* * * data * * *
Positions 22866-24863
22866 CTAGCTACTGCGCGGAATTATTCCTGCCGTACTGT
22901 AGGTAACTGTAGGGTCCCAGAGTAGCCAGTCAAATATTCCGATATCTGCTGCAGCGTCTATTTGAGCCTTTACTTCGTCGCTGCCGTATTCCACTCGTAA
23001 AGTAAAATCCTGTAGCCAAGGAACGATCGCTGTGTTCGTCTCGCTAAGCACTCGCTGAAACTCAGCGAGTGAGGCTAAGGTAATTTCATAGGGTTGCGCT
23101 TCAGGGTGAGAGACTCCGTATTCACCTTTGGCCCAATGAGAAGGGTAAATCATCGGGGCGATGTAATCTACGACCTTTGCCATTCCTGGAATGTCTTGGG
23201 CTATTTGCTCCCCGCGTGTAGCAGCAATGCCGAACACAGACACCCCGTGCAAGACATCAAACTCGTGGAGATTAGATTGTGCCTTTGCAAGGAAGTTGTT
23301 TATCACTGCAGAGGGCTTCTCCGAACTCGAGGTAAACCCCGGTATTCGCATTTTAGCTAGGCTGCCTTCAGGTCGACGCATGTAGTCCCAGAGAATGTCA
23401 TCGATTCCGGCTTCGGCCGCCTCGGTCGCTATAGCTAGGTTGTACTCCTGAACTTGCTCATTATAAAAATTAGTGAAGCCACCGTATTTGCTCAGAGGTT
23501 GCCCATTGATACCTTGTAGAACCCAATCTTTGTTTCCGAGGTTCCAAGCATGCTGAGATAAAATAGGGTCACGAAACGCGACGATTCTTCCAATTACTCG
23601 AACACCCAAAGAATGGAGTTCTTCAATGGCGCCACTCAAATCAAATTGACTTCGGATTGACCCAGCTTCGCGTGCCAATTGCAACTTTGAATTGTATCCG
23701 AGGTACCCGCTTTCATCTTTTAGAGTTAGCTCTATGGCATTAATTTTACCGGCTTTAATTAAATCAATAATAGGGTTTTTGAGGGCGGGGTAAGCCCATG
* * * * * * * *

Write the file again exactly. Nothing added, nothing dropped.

Positions 22866-24863
22866 CTAGCTACTGCGCGGAATTATTCCTGCCGTACTGT
22901 AGGTAACTGTAGGGTCCCAGAGTAGCCAGTCAAATATTCCGATATCTGCTGCAGCGTCTATTTGAGCCTTTACTTCGTCGCTGCCGTATTCCACTCGTAA
23001 AGTAAAATCCTGTAGCCAAGGAACGATCGCTGTGTTCGTCTCGCTAAGCACTCGCTGAAACTCAGCGAGTGAGGCTAAGGTAATTTCATAGGGTTGCGCT
23101 TCAGGGTGAGAGACTCCGTATTCACCTTTGGCCCAATGAGAAGGGTAAATCATCGGGGCGATGTAATCTACGACCTTTGCCATTCCTGGAATGTCTTGGG
23201 CTATTTGCTCCCCGCGTGTAGCAGCAATGCCGAACACAGACACCCCGTGCAAGACATCAAACTCGTGGAGATTAGATTGTGCCTTTGCAAGGAAGTTGTT
23301 TATCACTGCAGAGGGCTTCTCCGAACTCGAGGTAAACCCCGGTATTCGCATTTTAGCTAGGCTGCCTTCAGGTCGACGCATGTAGTCCCAGAGAATGTCA
23401 TCGATTCCGGCTTCGGCCGCCTCGGTCGCTATAGCTAGGTTGTACTCCTGAACTTGCTCATTATAAAAATTAGTGAAGCCACCGTATTTGCTCAGAGGTT
23501 GCCCATTGATACCTTGTAGAACCCAATCTTTGTTTCCGAGGTTCCAAGCATGCTGAGATAAAATAGGGTCACGAAACGCGACGATTCTTCCAATTACTCG
23601 AACACCCAAAGAATGGAGTTCTTCAATGGCGCCACTCAAATCAAATTGACTTCGGATTGACCCAGCTTCGCGTGCCAATTGCAACTTTGAATTGTATCCG
23701 AGGTACCCGCTTTCATCTTTTAGAGTTAGCTCTATGGCATTAATTTTACCGGCTTTAATTAAATCAATAATAGGGTTTTTGAGGGCGGGGTAAGCCCATG